Subaru Launches Web Pages for Car Owners

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Subaru of America Inc. will soon introduce Web pages for owners of Subaru cars, a move that goes beyond regular online owners clubs by allowing the automaker to converse directly with customers based on their specific vehicle and preferences.

The development is a precursor to Subaru's plans next year to test car sales at in association with authorized company dealers.

Called, the subsite will store information on the individual car, convey product and accessories offers from Subaru and its partners and track maintenance, warranty and service work.

"What we're really looking to do with this is to make it really easy to do business with us as owners and build the long-term relationship," said Tim Colbeck, director of e-business at Subaru, Cherry Hill, NJ.

"It's much better for Subaru to have loyal customers than try to keep acquiring new conquest customers. So we want to build on the relationship that we start with the customer when they buy the car and make it easy for them throughout and communicate with them throughout their ownership experience."

Once registered through proper identification and a PIN, Subaru car owners use a password to enter their personalized Web location at

In addition to service history and maintenance notices, Subaru car owners can link to preferred dealers, calculate trade-in value, request news and information, read fellow-owners' stories and learn about vehicle recall and service campaigns.

Dawn McGreevey, automotive analyst at Gomez Advisors, Lincoln, MA, thinks is a step in the right direction for the automaker.

"What it's going to do is open up the lines of communication between Subaru and its customers, and it's going to open them up not just at the end of the lease term when Subaru says, 'Hey, we want you to buy another car,' but all along the way," McGreevey said.

"With reminders that you need to come in for service and things like that in a durable good, consumers appreciate being reminded of that," she said. "I think all the manufacturers are moving towards doing this kind of [electronic customer relationship management] and with the car, it always needs to be serviced or there's a recall or things like that."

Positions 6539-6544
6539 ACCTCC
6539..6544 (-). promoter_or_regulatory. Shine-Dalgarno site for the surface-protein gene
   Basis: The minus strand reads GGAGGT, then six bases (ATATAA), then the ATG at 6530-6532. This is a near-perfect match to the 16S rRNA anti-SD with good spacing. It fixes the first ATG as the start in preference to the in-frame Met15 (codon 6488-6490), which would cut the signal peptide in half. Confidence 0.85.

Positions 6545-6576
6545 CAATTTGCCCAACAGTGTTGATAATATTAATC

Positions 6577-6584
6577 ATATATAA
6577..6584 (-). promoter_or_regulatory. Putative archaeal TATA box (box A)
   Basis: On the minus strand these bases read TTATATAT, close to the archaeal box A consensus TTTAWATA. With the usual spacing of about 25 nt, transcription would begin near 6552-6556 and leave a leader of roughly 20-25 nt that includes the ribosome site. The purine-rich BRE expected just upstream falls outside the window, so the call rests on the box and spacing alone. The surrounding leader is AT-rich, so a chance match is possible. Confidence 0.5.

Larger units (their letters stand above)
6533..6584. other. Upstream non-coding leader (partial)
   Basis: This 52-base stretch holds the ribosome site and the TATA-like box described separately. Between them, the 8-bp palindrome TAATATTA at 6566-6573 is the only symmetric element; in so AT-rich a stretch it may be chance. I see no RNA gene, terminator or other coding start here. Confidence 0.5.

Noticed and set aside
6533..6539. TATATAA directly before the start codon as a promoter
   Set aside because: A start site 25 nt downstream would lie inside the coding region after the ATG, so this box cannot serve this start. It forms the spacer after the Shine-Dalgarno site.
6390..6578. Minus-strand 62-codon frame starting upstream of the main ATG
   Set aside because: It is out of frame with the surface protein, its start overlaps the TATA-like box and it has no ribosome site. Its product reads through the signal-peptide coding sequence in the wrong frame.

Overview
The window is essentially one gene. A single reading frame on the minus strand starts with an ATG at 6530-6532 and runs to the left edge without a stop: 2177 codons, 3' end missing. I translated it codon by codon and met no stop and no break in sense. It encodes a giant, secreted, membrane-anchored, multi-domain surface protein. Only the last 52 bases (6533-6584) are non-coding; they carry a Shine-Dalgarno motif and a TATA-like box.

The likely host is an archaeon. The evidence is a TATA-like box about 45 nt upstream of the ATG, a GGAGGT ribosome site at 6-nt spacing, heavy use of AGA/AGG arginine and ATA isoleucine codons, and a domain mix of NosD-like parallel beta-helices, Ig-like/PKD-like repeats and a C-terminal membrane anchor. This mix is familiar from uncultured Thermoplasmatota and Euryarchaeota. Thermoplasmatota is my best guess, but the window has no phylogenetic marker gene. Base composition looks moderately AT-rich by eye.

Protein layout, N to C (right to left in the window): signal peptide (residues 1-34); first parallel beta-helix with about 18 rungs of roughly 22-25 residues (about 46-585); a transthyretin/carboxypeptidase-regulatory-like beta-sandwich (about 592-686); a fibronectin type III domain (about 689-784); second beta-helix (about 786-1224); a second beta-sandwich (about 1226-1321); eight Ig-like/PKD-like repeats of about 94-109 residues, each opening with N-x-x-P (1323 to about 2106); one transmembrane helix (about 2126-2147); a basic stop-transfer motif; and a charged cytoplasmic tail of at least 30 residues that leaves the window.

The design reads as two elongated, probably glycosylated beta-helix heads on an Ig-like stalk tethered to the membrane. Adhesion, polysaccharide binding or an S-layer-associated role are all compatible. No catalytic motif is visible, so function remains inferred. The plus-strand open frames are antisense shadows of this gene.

When it formally rolls out next month, Subaru initially will target at recent customers, particularly December buyers and those owners who previously tested the service.

"Our launch is going prospectively to the newest owners and then we're working our way backwards," Colbeck said. "Our next wave will be all 1999 model year and newer models, and that should occur sometime in January. And then, by the end of January, we want to have more functionality available to all Subaru owners."

News of will be spread through e-mail via addresses collected from owners at the time of the car's purchase and through post-transaction surveys assessing customer experience and satisfaction. Subaru's Drive magazine for car owners also will be involved.

"It's an opt-in concept," Colbeck said. "So consumers will opt in for the types of information they want, but the opportunities are great when we know exactly what car this owner has, where we can market specific accessories that apply to that car, through the owner, through the lifestyle.

"On overstocked or additional accessories we may run a special on them and send them that. So we can sell them Subaru products at the same time if we know their lifestyle preferences. There may be L.L. Bean clothing or some of our other partners such as Dagger, whose offers we can target to our owners."

A division of Japan's Fuji Heavy Industries Ltd., Subaru claims a 1 percent share of the U.S. auto market, or between 160,000 and 170,000 vehicles out of the total 17 million-plus car purchases estimated for this year.

Web pages were first tested four months ago with a select group of 4,000 Subaru owners. The encouraging response prompted an across-the-board rollout.

"Realistically we're looking at an owner base from the last five to seven years of about 1 million owners that we're looking to somehow contact," Colbeck said. "We've developed a very scalable site."

McGreevey agrees with Subaru's customer retention strategy.

"Obviously, they say, in general, it costs five times as much to get a new customer versus retaining a current customer, so I think you've got a lot of potential there," McGreevey said. "Subaru has really loyal customers so it seems like they've done their research now that their owners are pretty Web-savvy."

The site itself underwent an extensive makeover in July. Features added include a Shop@Subaru section, a dealer price-quote system, more links to dealer sites and better navigation.

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